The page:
Adv Nogxina responded, in relation to the questions asked by several members around skills, that the major challenge was that employment in the public service was regulated in a set way that did not take into account the prescripts or needs of individual departments, nor of the nature of their work. One department might be able to source a person with any degree and give them management training, whereas the DME would first have to find a person with a very specialised expertise in one particular field – which was in itself a difficult task - and then add management training. The DME needed a combination of very high and very specialised expertise. The salaries were a further problem. The scientists who were needed at DME, if they were to be attracted to the Department, needed to be offered salaries equivalent to at least a Director-General level. The present salaries were simply not competitive. 

The Chairperson asked if these concerns had been raised at the Director-Generals’ Forum.

Adv Nogxina said that this had been done.

The Chairperson noted that time frames should be set to deal with the problem.

Adv Nogxina said that part of the problem lay in the architecture of the Government Cluster structures, where none of the participants was more senior to others.

The Chairperson noted that this had been discussed and the clusters would be transformed to have a more meaningful role

The Chairperson commented that he had expected to hear more significant emphasis on renewable energy, and to have been told where the Department was in developing the renewable energy strategy. He was not sure that there was a rigorous enough drive in that direction.

The Chairperson noted that there were some significant challenges in the Nuclear Energy Corporation of South African (NECSA) but he heard nothing about these in the presentation. He noted that the Department should be keeping the Committee directly informed, so that it was not hearing the information second hand.  The Committee would be needing to visit those institutions with serious challenges.

Adv Nogxina said that some of the problems between Pebble Bed Modular Reactor (PBMR) and NECSA had to do with human resources. This sector had a very small pool of candidates and because of the salaries that PBMR were offering they were attracting candidates from NECSA. 

The Chairperson also said he had heard nothing in the report about the municipalities, who were the greatest consumers of electricity, nor about any innovative methods to try to monitor or regulate careless usage by them of electricity. They consumed 37% of electricity, and were allegedly even subsidising big industries in their localities. The burden of this was falling on the taxpayers.

Ms Magubane agreed that the municipalities did consume between 35 and 40% of electricity. However, she did not agree with the statement that they were subsidising businesses in their areas. She reminded Members that anyone buying in bulk would be entitled to certain discounts, and she noted that many industries did precisely this with electricity, to take advantage of the discounts. She added, however, that the electricity pricing policy stated that there should not be discrimination between consumers falling into the same categories. A consumer paying an amount for kilowatt hours from Eskom should be able to get electricity at the same price from a municipality.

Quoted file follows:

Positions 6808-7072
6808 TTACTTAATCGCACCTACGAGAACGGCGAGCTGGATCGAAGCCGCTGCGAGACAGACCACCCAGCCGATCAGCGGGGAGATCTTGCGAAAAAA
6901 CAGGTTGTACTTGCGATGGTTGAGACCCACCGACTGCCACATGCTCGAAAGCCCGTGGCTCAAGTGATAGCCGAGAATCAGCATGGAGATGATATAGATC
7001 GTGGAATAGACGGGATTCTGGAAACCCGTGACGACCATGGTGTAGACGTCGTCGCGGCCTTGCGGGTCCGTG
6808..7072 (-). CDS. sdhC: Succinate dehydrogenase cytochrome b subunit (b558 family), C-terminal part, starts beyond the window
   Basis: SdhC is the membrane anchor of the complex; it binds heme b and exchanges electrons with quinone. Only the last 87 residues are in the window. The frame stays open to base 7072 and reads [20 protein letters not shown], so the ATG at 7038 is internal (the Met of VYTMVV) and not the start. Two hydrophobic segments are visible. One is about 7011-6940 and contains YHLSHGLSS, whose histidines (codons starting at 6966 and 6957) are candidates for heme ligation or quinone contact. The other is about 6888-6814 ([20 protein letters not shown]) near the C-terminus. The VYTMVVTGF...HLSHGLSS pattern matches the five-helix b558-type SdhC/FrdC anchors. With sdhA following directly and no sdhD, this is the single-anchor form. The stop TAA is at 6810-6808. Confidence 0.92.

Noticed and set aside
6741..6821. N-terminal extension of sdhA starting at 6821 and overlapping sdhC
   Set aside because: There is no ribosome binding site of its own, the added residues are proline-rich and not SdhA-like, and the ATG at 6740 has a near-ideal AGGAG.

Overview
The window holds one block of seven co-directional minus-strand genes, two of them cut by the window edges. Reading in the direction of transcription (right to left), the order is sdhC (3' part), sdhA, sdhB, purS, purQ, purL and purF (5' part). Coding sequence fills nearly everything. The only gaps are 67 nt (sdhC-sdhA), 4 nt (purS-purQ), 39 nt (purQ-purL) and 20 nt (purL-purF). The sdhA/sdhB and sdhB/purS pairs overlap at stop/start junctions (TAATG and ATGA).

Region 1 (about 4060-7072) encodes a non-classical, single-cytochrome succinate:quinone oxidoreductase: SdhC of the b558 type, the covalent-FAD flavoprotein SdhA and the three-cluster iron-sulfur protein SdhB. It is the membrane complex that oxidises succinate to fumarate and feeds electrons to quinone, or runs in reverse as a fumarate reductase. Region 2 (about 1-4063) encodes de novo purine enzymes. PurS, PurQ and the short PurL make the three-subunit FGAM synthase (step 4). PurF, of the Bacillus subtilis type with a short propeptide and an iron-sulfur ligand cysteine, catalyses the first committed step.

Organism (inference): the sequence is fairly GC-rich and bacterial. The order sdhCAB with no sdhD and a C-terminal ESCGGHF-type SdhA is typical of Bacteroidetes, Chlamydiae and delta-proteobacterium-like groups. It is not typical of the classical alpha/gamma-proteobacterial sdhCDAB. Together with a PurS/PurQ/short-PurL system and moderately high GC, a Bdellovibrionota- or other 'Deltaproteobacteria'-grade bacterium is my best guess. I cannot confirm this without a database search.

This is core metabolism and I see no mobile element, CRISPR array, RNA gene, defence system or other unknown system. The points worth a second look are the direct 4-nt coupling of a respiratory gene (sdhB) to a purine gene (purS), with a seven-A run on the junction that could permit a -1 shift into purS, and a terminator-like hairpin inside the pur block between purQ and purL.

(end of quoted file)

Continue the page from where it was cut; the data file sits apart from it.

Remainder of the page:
The Chairperson reiterated that experts had showed how municipalities were manipulating matters to get manufacturers in their localities to do favours.

The Chairperson also asked what was the strategy on the Regional Electricity Distributors (REDs). He asked whether the Bill would come before the Committee before the end of the Parliament, noting that this seemed unlikely.

Adv Nogxina said that the memorandum had been submitted to Cabinet about two months ago, and had from there been referred to a Committee of Ministers; the Departments of Provincial and Local Government, Justice, Public Enterprises and the South African Local Government Association were all involved. It was hoped that the matter would proceed as the issue of the municipalities was germane to the type of solutions that the restructuring of the electricity distribution industry should produce. The power granted to municipalities to distribute electricity was problematic, as the industry must be integrated.

The Chairperson noted the damning report from the equity group of the Pebble Bed Modular Reactor, suggesting that 70% of their money was used for salaries for white consultants. Although he knew that PBMR fell under the Department of Public Enterprises, it was still an energy company, and he called for comment.

Adv Nogxina said that the only responsibility that DME had over the PBMR was only in relation to policy. The budget matters fell outside the DME, and resided in the shareholder department.

The Chairperson also noted that he had received other disturbing communication in relation to the Committee’s suggestion that an expert in social beneficiation should lecture to Angloplats, who had essentially turned down the offer and alleged that it had been told by the Departmental officials that energy or mining companies were accountable only to the Department, and not to the Committee.

Adv Nogxina said that it was clearly incorrect that the mining companies were answerable only to DME. Parliament had powers vested in it to deal with any matter falling under their mandate. Players in the sector should not interact with Parliament via the DME and he was not sure why this allegation was being made.

Mr Rocha indicated that he had been extremely upset by these allegations as they attacked his integrity. He had been a public servant for most of his life. His blunt answer was that the allegations were lies. He had never had any discussions of this nature with anyone in Angloplats where he had given “legal advice” and even if he had, he would never have advised this organisation to ignore Parliament. He was intending to write to it, asking where this was allegedly said, to whom, and in what manner. He would copy this letter to the Chairperson. He was affronted by this attack on his personal integrity.

Adv Nogxina said that public servants should serve the public in a manner that was beyond reproach. If there had been aspersions cast on the integrity of the regulator this was a matter that he felt should be investigated fully by the Committee and the Department.

The meeting was adjourned.